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Cumming Georgia Estate Planning Law Blog

Care planning: AARP advocates legal measures to protect elders

As the population ages, more and more families will want to consider how to care for the older adults in their lives. Some may have concerns that older adults will not be properly protected by any professional caregivers that are entrusted with the task. Nursing home abuse is a sad circumstance for far too many families who may struggle with care planning. This is why Georgia lawmakers are considering a bill that would allow surveillance cameras in rooms of health facilities

The AARP is advocating for three legal measures that, it argues, would protect older residents from abuse. A Georgia advocacy manager says they include expanding access to broadband internet in rural areas, the increased usage of telehealth for patients to engage with their chosen medical professionals, and passing the Authorized Electronic Monitoring in Long-term Care Facilities Act. That last measure would allow families to install video surveillance in rooms of nursing homes and other long-term health care facilities where their elder loved ones live.

Don't forget digital assets when creating wills, other documents

Creating estate plans is a step that many Georgia residents have already taken. However, if older individuals created their plans years ago, they may have become lax on keeping their plans updated. If so, now may be an important time to review wills and other planning documents.

In particular, parties may want to consider updating their plans to account for assets they may not have had before, which includes digital assets. It is important to address these assets because they can become immensely difficult for surviving loved ones to access after a person's passing. Often, these assets include pictures posted online or emails that family members have sent to each other, which can hold a great deal of sentimental value. However, they may be hard to obtain if they are password protected.

How to structure wills to protect foreign assets

Some Georgia residents are fortunate enough to own a vacation home in another country, a business venture on distant shores or a boat registered in a foreign port. While all of these assets can be incredibly rewarding, they also pose a specific set of estate planning needs. Wills and other documents must be structured in very specific ways to ensure these assets are handled properly once the time comes.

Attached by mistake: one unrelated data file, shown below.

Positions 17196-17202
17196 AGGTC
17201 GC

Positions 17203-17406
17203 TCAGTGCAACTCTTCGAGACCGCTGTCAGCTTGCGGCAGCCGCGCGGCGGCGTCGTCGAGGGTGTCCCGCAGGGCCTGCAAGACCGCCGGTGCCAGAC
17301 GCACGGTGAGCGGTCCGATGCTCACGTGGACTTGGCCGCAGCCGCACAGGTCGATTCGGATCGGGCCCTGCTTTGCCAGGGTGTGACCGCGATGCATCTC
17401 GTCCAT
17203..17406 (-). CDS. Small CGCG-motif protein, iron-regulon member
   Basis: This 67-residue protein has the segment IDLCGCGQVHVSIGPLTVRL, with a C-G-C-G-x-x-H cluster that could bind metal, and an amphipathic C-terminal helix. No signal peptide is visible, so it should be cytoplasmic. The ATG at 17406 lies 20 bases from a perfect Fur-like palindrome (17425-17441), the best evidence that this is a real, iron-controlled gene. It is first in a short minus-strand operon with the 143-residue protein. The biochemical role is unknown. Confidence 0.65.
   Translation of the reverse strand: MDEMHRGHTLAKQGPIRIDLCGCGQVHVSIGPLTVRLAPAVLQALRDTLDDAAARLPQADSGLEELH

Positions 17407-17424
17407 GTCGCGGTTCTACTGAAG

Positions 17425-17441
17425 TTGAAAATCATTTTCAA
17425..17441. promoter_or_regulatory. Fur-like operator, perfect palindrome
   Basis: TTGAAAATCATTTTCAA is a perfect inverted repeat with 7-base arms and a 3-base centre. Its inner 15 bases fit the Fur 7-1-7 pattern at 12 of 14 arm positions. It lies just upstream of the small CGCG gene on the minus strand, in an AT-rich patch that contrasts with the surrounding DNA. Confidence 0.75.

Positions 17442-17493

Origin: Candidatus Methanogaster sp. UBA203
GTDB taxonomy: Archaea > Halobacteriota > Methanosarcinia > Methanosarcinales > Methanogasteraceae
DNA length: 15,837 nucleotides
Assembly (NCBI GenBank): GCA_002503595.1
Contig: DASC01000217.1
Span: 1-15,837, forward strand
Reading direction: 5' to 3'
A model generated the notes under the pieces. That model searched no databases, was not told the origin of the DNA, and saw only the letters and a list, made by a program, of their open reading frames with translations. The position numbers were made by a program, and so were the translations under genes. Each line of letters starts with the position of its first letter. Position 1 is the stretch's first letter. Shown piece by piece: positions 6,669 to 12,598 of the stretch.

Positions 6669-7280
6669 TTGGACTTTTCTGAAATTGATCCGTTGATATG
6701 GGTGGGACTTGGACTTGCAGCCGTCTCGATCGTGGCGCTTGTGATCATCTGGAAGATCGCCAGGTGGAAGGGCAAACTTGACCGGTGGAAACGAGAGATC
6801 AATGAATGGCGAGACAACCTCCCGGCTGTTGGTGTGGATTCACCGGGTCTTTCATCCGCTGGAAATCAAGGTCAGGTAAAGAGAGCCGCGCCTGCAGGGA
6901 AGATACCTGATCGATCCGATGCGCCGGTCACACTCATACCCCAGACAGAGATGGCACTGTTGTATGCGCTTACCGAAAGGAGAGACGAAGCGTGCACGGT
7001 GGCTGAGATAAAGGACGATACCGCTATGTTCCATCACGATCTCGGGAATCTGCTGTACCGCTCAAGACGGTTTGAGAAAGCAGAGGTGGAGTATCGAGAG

The best approach is to consider these issues at the time a new asset is acquired. The manner in which a piece of property or business asset is owned will factor in to how that asset can be handed down at the time of death. For those in Georgia who own foreign assets, it may be time to review the structure of those holdings and make changes where needed. 

Who is the right person to name as executor of your estate?

Perhaps you are preparing to draft your last will and testament. You will need to name an executor and your first thought is your spouse, but he or she may not be well-suited to the job.

What qualities should you look for in the person who will administer your estate?

Mistakes with wills and other documents can lead to problems

Estate planning is a process that involves important decisions that can impact a person's family and his or her own health care in the future. The decisions made are often complex, and Georgians understand the importance of carefully considering all choices that may affect their long-term interests. Proceeding carefully and avoiding certain mistakes is an important factor when drafting wills and other estate planning documents.

One mistake people often make is attempting to treat all the children the same in their wills. This may seem fair, but it can actually lead to complications. It may be prudent to consider what each child would want or need when designating assets. Additionally, establishing joint ownership of valuable assets, such as the house, may seem smart, but it can actually lead to various complications for beneficiaries.

Medicaid planning follows a web of rules for asset retention